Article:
There are around 375 million native English speakers on the planet, and roughly another 375 million speak English as a second language. One of out of four people in the world speak English with “some level of competence.” That sounds like a lot, right? I mean 1/4 of over seven billion people is almost two billion! But think about it as percentages, it’s not quite so impressive. Even being generous and assuming the “some level of competence” reported by everyone is better than my “some level of Italian” which would really only ever let me order dinner or ask for the bathroom, only 25% of the people on the planet are prepared to appreciate your message if you’re not taking steps to make it globally accessible.
Even among speakers of English (or a number of other languages for that matter), there are cultural differences that can get in the way of communication. Terms for sports, names for foods, holiday traditions and more vary widely even just between the United States and our not especially distant relations in England, and that’s with an alleged shared language between us! The internet’s great appeal, though, is in the ability to interact without concern for borders or geography, so it’s worth the extra thought to make that great piece of content one that people can appreciate in as many cultures and languages as you can manage.
A few tips on how to do that:
Get your website translated – Especially if there’s a particular foreign market you’d like to connect with, consider spending the money to get your website professionally translated. Machine translation is iffy at best and requires effort on the part of your customers that they may avoid in favor of already localized content.
Cultural sensitivity – It’s probably not possible to be aware of how a particular reference might be interpreted in every culture, but again, if there are particular foreign markets you want to connect with, you should be aware of those specific ones at the very least. References to things like sports, holidays, or pop culture can be great for reaching domestic customers, but if you want to connect with a global audience, try and at least make the references specific enough so that the meaning can be pieced together by someone without native familiarity. Something as simple as specifying NFL or American football instead of simply saying “football” can make your message much clearer.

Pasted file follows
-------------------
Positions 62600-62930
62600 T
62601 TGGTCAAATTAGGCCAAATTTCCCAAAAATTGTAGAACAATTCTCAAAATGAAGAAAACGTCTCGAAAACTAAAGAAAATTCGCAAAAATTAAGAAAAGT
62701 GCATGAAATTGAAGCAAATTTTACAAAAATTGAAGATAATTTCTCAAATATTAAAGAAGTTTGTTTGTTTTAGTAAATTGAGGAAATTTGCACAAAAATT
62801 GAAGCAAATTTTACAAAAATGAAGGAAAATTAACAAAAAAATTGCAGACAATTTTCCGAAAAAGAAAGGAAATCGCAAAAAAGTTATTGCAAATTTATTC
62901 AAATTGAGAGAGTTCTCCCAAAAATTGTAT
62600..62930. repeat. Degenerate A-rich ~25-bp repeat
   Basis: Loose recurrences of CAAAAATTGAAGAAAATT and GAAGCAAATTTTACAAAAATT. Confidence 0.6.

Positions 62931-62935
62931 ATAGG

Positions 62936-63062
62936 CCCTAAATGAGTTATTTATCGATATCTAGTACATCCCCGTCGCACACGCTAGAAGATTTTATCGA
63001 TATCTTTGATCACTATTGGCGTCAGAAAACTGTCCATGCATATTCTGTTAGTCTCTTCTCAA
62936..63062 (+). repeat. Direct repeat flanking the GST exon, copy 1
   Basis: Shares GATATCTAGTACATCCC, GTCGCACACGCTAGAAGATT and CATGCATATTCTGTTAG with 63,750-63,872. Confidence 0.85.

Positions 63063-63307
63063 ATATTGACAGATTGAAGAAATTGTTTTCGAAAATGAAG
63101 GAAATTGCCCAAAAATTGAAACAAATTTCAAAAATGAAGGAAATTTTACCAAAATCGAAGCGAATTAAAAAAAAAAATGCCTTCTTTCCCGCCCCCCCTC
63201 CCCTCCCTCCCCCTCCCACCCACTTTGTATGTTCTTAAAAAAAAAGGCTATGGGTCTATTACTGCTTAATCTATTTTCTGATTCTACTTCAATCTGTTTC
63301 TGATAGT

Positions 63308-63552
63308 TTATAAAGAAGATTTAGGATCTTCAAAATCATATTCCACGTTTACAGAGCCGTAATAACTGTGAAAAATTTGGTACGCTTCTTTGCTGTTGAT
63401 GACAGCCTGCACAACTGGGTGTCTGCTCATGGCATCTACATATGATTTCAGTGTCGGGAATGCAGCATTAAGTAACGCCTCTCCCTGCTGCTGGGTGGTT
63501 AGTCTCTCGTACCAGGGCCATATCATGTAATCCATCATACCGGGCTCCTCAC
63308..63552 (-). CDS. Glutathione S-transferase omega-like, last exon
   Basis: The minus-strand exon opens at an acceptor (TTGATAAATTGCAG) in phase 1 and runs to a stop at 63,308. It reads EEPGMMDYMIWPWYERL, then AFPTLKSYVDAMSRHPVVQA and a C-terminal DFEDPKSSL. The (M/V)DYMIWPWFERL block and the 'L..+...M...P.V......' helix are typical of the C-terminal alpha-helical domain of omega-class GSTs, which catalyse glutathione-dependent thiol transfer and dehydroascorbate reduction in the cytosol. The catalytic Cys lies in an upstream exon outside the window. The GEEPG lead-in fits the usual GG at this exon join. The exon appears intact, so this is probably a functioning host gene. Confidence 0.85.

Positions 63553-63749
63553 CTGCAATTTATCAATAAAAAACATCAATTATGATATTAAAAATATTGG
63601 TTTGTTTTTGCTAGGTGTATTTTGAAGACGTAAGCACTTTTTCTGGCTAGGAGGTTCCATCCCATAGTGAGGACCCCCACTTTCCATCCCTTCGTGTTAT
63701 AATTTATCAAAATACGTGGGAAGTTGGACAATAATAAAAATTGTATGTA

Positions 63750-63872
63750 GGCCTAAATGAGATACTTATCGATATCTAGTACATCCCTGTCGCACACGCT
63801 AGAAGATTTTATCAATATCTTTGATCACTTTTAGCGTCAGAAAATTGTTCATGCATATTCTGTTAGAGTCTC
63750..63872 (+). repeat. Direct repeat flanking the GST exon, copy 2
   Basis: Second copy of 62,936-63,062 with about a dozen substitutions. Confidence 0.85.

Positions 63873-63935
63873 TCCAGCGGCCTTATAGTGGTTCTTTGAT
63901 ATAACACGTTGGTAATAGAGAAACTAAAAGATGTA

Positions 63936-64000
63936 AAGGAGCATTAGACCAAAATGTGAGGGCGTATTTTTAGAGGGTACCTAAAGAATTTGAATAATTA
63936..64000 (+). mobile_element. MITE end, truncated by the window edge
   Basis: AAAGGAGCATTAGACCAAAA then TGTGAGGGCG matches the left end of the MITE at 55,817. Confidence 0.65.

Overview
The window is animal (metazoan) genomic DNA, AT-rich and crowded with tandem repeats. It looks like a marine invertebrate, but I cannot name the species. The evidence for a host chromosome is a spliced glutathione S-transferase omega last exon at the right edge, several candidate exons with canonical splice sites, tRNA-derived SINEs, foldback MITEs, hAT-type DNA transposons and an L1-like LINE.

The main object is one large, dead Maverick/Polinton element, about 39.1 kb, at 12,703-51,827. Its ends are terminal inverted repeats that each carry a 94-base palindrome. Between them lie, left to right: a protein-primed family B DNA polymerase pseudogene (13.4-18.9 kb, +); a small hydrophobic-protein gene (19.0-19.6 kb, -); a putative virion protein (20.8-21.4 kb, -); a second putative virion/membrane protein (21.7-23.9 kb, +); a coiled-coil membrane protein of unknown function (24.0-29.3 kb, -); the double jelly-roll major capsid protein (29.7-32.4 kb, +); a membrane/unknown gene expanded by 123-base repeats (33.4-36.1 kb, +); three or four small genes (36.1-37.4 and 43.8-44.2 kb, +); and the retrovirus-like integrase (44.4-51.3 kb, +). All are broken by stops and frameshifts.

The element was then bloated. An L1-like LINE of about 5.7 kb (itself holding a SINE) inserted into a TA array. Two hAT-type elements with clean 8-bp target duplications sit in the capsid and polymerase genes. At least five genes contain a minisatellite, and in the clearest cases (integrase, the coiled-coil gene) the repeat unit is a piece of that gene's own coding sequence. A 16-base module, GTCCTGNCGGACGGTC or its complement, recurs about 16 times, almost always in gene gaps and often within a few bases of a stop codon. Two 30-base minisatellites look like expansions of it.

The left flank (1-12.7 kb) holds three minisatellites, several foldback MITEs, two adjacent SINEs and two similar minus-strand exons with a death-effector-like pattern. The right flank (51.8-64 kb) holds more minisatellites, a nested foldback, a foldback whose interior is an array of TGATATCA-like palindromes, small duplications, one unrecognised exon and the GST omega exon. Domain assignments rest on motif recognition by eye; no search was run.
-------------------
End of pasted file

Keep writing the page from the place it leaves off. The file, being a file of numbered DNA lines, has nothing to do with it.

Clean layout and navigation – In case someone is using something like Google translate, or is navigating your website with a non-native level of proficiency in your language, make generous use of things like headers and lists to make the content easier to parse. A wall of text isn’t especially friendly even for a native speaker, and for someone with less proficiency in a given language, it can be absolutely off-putting. Also be sure to label things like the unit of currency or other measurement you’re using. You should really be doing most of this for the sake of mobile users anyway, so it’s doing double duty!
Respect the locals – Especially if you want to break into a specific foreign market, just translating your website is likely not enough. If you want to connect with an audience, you need to understand who you’re really talking to, the same way you do with domestic markets. Invest the time and money in working with a consultant who has, at bare minimum, a solid understanding of the region you’re wanting to do business with, or even better, someone who is from or has lived in the area. Direct, lived experience is going to trump academics in this instance, likely by a not insignificant margin.
The internet truly is making the world smaller in many ways, especially when it comes to content, so take these tips and think beyond your borders. Have any examples of great internationally relevant content from a brand you love? Share with us in the comments, and thanks as always for being part of our community.